I put all that in New Orleans Mourning and more—much, much more. I fairly stuffed it with details. I was actually worried that I’d laid it on with a trowel. But you know what? Not one complaint! Everyone loved those details. It turns out our favorite saying here—“too much is not nearly enough”—couldn’t apply more when you’re dealing with a city like New Orleans! Well, make that when you’re dealing with New Orleans. There’s no other city like this.

          The author began the book with a prologue about the history of Carnival, which I thought was quite interesting. Having been raised just outside of the city, and living in Southern Louisiana my entire life, I have to confess to never having studied or researched the beginning of a tradition so large, that the entire Southern half of the state declares it a holiday. Some even think Carnival – known as Mardi Gras – to be bigger than Christmas.

          I have included some of the history on my blog where you can read the review in its entirety. A few facts about Carnival – just enough to whet your appetite – Carnival season last anywhere from thirty to sixty days and there are many who inebriate to the extent they may remember very little of the season.

          “Early on in Arcadia, to purify the soil, the priests painted themselves, the shepherds stripped naked, and for the former chased the latter over the landscape, merrily lashing them with goatskin whips…the church sought to end the hilarity…failed…in the spirit of compromise that has so often saved their bacon, the bishops offered their own celebration, neatly transforming a pagan debauch into a Christian one. It was first called Carnelavare, or “farewell to the flesh”, because it preceeded the forty Lenten days of fasting and penitence before Easter. But, one must be sober to pronounce such a word, and so it became simply “Carnival.”

          The medieval custom of holding parades, masquerades…in celebration…were handed down…”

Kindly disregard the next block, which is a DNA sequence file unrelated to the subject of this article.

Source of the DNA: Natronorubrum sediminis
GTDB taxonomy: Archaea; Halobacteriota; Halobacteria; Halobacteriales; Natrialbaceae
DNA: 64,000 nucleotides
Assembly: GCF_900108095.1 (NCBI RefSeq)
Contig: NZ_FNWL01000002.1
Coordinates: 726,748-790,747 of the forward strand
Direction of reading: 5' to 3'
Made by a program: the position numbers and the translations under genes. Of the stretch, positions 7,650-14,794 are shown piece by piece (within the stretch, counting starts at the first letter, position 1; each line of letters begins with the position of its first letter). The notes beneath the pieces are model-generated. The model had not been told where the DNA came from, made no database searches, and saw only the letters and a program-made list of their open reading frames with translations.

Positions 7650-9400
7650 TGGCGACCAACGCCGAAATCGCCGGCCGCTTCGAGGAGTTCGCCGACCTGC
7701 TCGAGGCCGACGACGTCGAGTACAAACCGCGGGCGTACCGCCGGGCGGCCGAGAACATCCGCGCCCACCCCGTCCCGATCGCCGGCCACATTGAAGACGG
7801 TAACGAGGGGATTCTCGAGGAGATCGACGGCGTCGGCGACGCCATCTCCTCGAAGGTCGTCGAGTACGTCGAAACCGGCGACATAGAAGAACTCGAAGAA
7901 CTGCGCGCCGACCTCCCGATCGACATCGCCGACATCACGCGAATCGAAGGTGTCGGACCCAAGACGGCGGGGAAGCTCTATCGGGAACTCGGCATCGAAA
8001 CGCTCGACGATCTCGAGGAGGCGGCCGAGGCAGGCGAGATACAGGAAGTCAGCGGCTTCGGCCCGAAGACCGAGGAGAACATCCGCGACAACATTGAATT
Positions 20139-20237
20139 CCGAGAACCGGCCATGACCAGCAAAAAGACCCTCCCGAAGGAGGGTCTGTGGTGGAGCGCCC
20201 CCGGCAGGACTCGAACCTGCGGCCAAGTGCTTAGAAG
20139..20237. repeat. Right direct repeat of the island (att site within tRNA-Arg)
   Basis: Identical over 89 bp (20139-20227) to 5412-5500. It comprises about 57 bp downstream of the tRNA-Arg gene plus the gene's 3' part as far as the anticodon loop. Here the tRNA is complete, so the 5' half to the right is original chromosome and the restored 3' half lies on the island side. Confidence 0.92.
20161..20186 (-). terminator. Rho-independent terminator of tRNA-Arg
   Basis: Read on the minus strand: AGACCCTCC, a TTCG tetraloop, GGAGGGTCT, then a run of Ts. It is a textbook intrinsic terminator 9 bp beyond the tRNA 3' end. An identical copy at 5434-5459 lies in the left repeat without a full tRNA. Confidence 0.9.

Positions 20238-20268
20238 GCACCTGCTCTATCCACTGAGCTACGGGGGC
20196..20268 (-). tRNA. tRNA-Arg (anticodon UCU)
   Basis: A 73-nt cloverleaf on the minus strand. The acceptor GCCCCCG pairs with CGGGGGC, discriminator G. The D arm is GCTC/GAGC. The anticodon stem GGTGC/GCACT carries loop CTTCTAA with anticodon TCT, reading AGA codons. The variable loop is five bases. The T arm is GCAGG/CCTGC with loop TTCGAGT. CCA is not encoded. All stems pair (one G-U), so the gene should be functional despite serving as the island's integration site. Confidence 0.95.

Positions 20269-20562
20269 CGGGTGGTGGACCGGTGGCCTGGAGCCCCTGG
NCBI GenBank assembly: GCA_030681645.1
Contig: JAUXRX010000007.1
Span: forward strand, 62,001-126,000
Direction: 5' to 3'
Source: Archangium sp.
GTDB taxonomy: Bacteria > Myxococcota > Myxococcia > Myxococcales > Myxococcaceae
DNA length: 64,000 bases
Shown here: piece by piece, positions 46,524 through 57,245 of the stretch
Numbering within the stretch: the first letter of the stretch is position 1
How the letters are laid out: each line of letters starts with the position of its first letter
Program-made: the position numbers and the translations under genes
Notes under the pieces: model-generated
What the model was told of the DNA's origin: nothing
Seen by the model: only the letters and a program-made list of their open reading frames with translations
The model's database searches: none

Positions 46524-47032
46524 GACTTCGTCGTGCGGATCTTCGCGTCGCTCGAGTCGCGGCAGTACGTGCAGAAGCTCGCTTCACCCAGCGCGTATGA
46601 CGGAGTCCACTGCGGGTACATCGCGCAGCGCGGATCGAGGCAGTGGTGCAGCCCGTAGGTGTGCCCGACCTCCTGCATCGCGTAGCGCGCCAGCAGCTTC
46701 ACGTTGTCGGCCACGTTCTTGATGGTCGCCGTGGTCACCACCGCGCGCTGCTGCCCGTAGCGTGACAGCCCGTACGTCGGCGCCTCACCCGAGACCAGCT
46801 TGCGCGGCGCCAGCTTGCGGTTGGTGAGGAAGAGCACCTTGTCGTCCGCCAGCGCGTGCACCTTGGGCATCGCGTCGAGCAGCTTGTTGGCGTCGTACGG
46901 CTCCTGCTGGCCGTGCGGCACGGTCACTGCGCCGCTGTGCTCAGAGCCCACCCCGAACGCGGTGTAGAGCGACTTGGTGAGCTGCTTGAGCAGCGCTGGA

Having attended Mardi Gras in New Orleans, I can say first hand, it’s a wild time. There are also some very interesting tidbits about King Rex and the Boston Club that I was not aware of and I would so hate to ruin a good read by telling you all of the secrets.

          So, (in the book) when King Rex is murdered before he even approaches the Boston Club to toast his Queen, well, that’s Mardi Gras for you.

          Turns out, Skip Langdon, our young detective, much to her mortification, witnesses the murder. Amid all of the ensuing chaos that is Carnival, the murderer, dressed as Dolly Parton, escapes from a friend’s apartment.

          Left to inform the family of the murder, she encounters a family indicative of the colorful people found in New Orleans. And, in good Southern tradition, they all have nicknames; Bitty, Skippy, Cookie.

          Biddy, the alcoholic mother, Marcelle, the perfect, dutiful daughter, Henry, the transvestite trying to figure out if he’s gay son, Tolliver – closet queen or just in love with someone he’ll never have. There’s also Poppoo and Mommoo, and of course, Ma-Me’re and Pa-P’ere; as well as the requisite hooker or two (this is New Orleans!)

          Julia Smith weaves a wonderful who-dun-it that even left me guessing, long after I had the audacity to think I knew who the murderer was (and normally I figure it out.) She weaved a colorful cast of characters that reminded me of people I either know or have met. Skip Langdon even had a few “Lucy” moments that left me chuckling aloud.

          Skip wakes from a dead sleep to find that her apartment has been broken into, again, and the intruder is standing, poised to strike, next to her bed. He flees, with her in hot pursuit, bed hair and nightgown flying in the wind whilst brandishing a gun and yelling “Stop!” Definitely, a “Lucy” moment considering the chase went straight down New Orleans’ infamous Bourbon Street. Just another night in New Awlin’s folks.

          Just as you began to think, when is this book going to wind down because, of course, you’ve figured out who the murderer is, another crimp is thrown in, sometimes in the form of another murder, sometimes in the form of family drama (and there’s a load to draw from in New Orleans.)

          In the world of who-dun-its, I definitely think the book holds its own, and even stands out. For those of you who are fascinated by New Orleans and its culture, you will find the book quite intriguing as you follow Skip through the streets and “boroughs” of New Orleans in hot pursuit of a criminal and trying to prove herself as a cop. Oh! And, did I mention, you’ll get a taste of the political justice system called the New Orleans Police.

          I am going to leave you with a little New Orleans – New Awlins, never mayonnaise but my-nez, and that Na-poe-yun and not Napoleon if you really want to get there.

  '''Laissez les bon temps rouler!'  Let the good times roll! 

Don't forget to leave a comment with your email for a chance to win a copy of the book!
  I received a copy of this book in exchange for an unbiased and honest review.

New Orleans Mourning and the other Skip Langdon books can be found on Amazon.

If you found my review helpful, please follow the link below and vote yes for my review on Amazon. THANKS!

As always, thanks for taking the time to visit today!